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Supernatural Recap: God Is Dread

Like a high-school senior struggling to avoid Senioritis, Supernatural deserves credit for not completely phoning in its ninth season. But maybe in attending all its classes and keeping up its grades, Supernatural forgot to go to parties or fall in love or get in fistfights or do anything that could forge valuable memories? Season nine has not been as bad as it could've been, but too frequently it's felt like homework.

Unfortunately "Stairway to Heaven" was representative of season nine's most frustrating tendency: being entertaining moment to moment and willing to tease ambitious concepts, but then failing to make us really care about the big picture. Like, take a step back from this episode — what did it really change about the main narrative? Metatron had given Castiel an army, and now he's taken it away. That's not a forward-moving narrative, that's wheel-spinning. Still though, the concept of suicide-bomber angels is brave and provocative enough to keep us engaged. Too bad we're one episode away from the finale and I'm still not 100 percent sure what Metatron is trying to do or why he needs to be stopped. I honestly don't care what happens to the angels at all, and that's a pretty major problem for a season that's had 22 episodes to make me care.

While there's certainly something to be said for suicide bombings as a powerful story element, Supernatural weirdly avoided doing anything meaningful or smart with it. In the cold open, an angel barged into an ice cream shop, whipped open his coat, and stabbed himself in the chest, his glowing essence frying a rival angel on sight (as well as a handful of human onlookers). That's an intense way to start an episode, and as we came to find out, it was merely one in a series of bombings allegedly authorized by Castiel against Metatron's rival army. For a minute it seemed like Castiel had become power-corrupted like he had in season six, but by episode's end, we discovered Metatron had been framing Castiel for these war crimes in order to win the hearts and minds of Castiel's followers. But why couldn't Supernatural show us one of these kill-for-me conversations taking place? How exactly does one convince an angel to become a suicide-bomber? What a powerful scene that could've been. And for that matter, would it have killed Supernatural to show us a little more of Castiel's leadership skills? Why, exactly, were these people so devoted to him? I feel like all that setup happened when we were trapped in Chicago with a bunch of dumb monster families, and we missed out on what could have been a fascinating glimpse into a paranormal power struggle. Instead, we're left with the impression that Castiel accidentally gained an army of followers, which meant that it was a major who-cares situation when they all walked out on him.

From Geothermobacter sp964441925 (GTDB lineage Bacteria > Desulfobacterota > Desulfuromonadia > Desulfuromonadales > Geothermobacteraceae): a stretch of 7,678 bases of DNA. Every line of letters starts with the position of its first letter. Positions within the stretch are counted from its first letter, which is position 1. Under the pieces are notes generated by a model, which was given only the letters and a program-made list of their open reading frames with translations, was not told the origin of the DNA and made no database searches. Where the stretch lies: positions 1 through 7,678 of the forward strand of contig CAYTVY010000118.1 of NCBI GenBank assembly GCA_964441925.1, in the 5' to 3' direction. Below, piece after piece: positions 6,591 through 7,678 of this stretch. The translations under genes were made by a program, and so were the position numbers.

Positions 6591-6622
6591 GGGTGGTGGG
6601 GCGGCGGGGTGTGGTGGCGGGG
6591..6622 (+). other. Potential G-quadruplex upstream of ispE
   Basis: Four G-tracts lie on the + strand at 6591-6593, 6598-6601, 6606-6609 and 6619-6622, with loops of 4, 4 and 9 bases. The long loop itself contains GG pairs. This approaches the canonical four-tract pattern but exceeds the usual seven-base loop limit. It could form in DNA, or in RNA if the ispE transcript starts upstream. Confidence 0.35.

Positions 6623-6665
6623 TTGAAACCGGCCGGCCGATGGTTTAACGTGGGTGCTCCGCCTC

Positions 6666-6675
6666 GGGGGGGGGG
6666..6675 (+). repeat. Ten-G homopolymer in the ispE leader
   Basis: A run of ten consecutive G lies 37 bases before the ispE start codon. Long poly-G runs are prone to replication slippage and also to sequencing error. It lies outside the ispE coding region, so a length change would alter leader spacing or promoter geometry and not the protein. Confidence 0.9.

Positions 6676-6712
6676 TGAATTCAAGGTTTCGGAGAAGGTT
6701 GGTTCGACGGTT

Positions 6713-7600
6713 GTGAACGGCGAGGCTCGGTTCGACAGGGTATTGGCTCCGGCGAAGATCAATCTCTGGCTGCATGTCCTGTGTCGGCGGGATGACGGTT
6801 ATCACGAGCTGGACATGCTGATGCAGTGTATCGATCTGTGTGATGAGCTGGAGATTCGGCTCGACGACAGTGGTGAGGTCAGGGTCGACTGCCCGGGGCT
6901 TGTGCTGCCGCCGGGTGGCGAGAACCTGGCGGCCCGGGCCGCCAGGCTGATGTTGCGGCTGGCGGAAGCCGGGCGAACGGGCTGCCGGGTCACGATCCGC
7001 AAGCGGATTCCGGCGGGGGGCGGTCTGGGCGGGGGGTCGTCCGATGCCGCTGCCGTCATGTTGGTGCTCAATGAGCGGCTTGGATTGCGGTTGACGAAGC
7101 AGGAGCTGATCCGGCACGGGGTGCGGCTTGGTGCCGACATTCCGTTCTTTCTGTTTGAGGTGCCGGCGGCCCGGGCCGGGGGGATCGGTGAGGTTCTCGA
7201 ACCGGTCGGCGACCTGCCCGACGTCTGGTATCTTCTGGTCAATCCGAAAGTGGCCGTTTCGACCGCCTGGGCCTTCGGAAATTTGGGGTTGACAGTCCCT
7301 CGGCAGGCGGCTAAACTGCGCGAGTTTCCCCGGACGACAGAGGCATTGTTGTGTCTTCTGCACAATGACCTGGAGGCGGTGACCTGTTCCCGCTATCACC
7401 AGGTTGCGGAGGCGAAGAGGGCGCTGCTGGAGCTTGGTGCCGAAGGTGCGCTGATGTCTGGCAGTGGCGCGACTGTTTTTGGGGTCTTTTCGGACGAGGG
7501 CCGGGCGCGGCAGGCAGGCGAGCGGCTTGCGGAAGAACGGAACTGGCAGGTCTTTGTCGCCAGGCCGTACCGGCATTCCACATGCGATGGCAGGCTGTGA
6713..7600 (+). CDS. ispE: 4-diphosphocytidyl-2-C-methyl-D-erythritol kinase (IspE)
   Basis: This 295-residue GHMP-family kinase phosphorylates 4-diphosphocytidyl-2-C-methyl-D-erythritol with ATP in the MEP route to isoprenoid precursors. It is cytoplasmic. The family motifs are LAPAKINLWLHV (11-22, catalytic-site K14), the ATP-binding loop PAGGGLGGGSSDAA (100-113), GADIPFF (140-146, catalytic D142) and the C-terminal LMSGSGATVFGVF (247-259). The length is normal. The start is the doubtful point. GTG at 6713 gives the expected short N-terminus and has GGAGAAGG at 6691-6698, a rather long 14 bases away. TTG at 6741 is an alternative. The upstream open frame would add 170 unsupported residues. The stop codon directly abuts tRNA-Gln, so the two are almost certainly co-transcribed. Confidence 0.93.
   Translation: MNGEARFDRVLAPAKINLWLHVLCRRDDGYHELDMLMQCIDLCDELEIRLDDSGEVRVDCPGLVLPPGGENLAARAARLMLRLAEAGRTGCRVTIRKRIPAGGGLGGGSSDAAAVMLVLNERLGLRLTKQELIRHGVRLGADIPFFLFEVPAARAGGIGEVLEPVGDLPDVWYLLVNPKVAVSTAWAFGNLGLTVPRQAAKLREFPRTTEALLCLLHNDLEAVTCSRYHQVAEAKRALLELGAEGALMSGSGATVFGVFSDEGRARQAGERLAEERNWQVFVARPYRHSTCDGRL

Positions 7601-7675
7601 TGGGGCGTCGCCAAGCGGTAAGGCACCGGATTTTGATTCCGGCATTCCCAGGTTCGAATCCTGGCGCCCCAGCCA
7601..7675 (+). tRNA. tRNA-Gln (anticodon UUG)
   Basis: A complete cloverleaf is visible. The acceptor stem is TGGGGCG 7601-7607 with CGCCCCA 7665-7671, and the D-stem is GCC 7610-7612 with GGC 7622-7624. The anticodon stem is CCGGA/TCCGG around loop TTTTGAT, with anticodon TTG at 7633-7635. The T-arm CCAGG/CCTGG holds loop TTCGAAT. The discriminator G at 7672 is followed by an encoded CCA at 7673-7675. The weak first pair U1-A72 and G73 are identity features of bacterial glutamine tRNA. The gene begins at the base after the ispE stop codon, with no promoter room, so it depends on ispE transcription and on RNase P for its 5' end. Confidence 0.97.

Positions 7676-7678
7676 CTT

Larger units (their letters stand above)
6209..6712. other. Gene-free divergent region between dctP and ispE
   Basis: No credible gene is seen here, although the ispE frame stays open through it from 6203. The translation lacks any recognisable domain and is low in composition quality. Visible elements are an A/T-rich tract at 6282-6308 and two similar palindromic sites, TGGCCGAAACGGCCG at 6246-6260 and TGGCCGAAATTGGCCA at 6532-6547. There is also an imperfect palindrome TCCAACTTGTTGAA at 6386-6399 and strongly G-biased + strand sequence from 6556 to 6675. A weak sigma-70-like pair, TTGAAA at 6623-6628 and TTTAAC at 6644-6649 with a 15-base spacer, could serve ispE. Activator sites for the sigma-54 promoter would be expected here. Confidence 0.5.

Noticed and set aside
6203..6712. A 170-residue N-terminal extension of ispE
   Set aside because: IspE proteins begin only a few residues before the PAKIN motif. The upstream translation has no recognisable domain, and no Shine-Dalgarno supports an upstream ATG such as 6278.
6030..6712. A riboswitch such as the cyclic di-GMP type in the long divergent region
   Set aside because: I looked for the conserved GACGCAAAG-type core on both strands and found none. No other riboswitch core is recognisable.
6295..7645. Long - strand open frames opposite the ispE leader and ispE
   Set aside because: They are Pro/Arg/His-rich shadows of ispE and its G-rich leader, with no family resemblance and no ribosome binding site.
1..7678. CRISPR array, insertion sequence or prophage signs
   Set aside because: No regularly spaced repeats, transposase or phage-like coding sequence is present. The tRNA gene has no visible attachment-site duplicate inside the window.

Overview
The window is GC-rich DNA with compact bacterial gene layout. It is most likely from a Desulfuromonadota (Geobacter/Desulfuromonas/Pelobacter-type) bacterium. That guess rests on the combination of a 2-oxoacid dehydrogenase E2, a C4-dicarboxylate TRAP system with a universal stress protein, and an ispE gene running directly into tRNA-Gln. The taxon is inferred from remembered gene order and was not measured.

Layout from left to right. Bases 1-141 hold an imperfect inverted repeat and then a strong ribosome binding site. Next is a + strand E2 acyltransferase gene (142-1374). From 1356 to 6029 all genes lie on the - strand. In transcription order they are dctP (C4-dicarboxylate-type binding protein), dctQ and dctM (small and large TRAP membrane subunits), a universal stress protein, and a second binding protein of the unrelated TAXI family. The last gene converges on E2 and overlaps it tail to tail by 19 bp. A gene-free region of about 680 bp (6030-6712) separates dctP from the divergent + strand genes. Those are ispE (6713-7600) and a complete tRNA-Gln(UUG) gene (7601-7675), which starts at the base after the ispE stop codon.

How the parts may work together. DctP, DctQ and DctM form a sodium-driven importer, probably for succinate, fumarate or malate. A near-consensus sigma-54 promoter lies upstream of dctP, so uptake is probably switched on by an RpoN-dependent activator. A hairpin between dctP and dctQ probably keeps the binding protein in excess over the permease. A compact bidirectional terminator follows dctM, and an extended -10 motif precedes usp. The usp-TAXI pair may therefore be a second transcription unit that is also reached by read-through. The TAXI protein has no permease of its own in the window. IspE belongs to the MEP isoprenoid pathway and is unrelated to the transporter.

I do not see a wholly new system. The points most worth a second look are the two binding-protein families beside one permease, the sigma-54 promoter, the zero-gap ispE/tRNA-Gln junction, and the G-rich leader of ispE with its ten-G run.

Quick question: Can somebody explain to me what Tessa was doing getting mixed up in angel business? Had Supernatural established that reapers were also angels? If so, I totally missed that part. But even if it was my fault that I didn't understand why Tessa was an angel all of a sudden, that still didn't make her death any less maddening. Ever since her introduction in season two, she'd always had this cool, ephemeral presence, and it's so rare that Supernatural can bring back an old face for emotional depth. But this episode made her a two-dimensional suicide bomber (and also a fool, apparently, since she fell for Metatron's trick), and then made her commit suicide by pulling herself onto Dean's outstretched First Blade? That character deserved better, sorry.